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Steve Collins covers urban affairs and other issues facing the nation's capital.

The long, persnickety arm of the bylaw

Bylaw and Regulatory Services would be Steve Collins' pick as the likely home of some of the most thankless gigs in the city's workforce.

You don't get a lot of love bestowing parking tickets, prosecuting back-fence feuds between neighbours and otherwise taking a compliance tape measure to the citizenry.

Evelyn Harford / Metro Order this photo

You don't get a lot of love bestowing parking tickets, prosecuting back-fence feuds between neighbours and otherwise taking a compliance tape measure to the citizenry.

Bylaw and Regulatory Services would be my pick as the likely home of some of the most thankless gigs in the city's workforce.

You don't get a lot of love bestowing parking tickets, prosecuting back-fence feuds between neighbours and otherwise taking a compliance tape measure to the citizenry (or as the branch itself more neutrally puts it, “the enforcement and administration of more than 50 municipal bylaws and provincial acts within the City of Ottawa.”)

And yet we can't seem to get enough. According to bylaw's annual report, which goes to the community and protective services committee Thursday, their staff answered 76,642 calls for service in 2015, a one per cent increase over the year before. They ticketed 354,676 parking infractions, nearly a thousand for every single day of the year, in the process transferring some $19 million from motorists' wallets to city coffers.

Bylaw officers were also the front line troops in the city's rather contradictory reaction to the Uber question, aggressively enforcing the old taxi regulations even as new ones legalizing the ride-sharing service will come into effect at the end of this month. In 2015, they laid 168 charges against 75 drivers, with fines stacking up to about $47,000.

Animal care and control, business and lottery licensing, tobacco control and smoke-free areas, traffic and parking, noise, graffiti, clothing donation boxes, even shopping carts, all fall under their empire of urban quibbles.

If there's anyone regularly grateful for bylaw, it's probably the news media, who can rely on the service for a steady supply of tales of alleged bureaucratic overreach, all on an intimate human-interest scale.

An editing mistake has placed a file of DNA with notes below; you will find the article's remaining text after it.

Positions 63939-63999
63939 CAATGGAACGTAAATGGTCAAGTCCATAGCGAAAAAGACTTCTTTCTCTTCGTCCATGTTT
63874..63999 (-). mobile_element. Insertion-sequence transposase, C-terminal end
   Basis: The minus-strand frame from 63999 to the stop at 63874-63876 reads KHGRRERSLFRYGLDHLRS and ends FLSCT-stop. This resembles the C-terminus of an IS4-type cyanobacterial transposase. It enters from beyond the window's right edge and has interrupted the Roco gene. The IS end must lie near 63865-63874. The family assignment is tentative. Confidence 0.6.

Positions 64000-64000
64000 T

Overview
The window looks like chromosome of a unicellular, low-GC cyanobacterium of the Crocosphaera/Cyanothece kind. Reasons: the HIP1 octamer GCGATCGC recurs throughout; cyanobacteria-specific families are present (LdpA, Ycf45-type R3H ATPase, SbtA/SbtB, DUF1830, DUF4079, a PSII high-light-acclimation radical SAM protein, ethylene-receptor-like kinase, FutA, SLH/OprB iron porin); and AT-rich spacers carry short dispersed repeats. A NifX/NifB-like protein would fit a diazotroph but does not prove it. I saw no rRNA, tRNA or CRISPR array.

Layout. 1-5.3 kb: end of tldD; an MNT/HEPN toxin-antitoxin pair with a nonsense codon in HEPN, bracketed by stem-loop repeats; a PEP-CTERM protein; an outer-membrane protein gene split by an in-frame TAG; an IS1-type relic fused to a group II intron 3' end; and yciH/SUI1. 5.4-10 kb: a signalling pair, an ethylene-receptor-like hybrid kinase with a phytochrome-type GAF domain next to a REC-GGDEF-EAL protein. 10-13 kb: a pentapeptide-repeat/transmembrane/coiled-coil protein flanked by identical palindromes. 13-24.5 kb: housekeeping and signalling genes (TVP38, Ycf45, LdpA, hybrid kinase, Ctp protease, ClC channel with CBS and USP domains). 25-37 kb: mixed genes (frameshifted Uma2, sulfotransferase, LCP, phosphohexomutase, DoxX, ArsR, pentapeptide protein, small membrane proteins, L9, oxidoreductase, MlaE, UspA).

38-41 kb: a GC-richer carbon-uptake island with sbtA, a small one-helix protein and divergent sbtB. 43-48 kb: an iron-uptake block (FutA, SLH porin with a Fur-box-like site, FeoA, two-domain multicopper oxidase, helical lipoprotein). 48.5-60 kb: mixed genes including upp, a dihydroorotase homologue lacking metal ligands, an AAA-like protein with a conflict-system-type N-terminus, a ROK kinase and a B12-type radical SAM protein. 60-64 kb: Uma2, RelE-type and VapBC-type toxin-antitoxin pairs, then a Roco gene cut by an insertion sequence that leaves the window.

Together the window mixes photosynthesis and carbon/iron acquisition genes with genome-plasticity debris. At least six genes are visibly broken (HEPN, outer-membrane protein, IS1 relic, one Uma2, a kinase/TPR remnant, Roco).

Last week, it was the Little Library in front of Mimi Golding's house in Hintonburg. Her free borrow-a-book, leave-a-book boxes, after a few expansions to meet growing demand, were deemed to encroach on city property and ordered closed by the power of by-law. 

The irony of such a shutdown while some Hintonburg residents agitate for a bigger public library branch is hard to miss.

Our bylaw squad was not, of course, on patrol for rogue bibliophiles. The enforcement, as usual, was touched off by a complaint from persons unknown.

The anonymity of bylaw complainants is no doubt aimed at limiting further conflict and heading off tit-for-tat reprisals, but in depriving people of the basic natural justice of facing their accuser, it inevitably creates bad blood – and for certain people, let's face it, it's an open invitation to harassment and score-settling.

Bylaw officers, who have to enforce these micro-edicts, are frequently painted as the bad guys and girls, but they're just doing their appointed rounds in a largely complaint-based system. There's a role for the rest of us in the quality control of those complaints. Bylaw is only as persnickety as we make it.

Calling the authorities to formally settle every trivial five-past-eleven noise complaint or dispute over front lawn aesthetics can be seen as a failure of citizenship, an abdication of responsibility for our own affairs.

If you have an honest difference with a neighbour, why not give some of the city's longest-suffering officials a break and first try going upstairs or next door and talking to them about it yourself?

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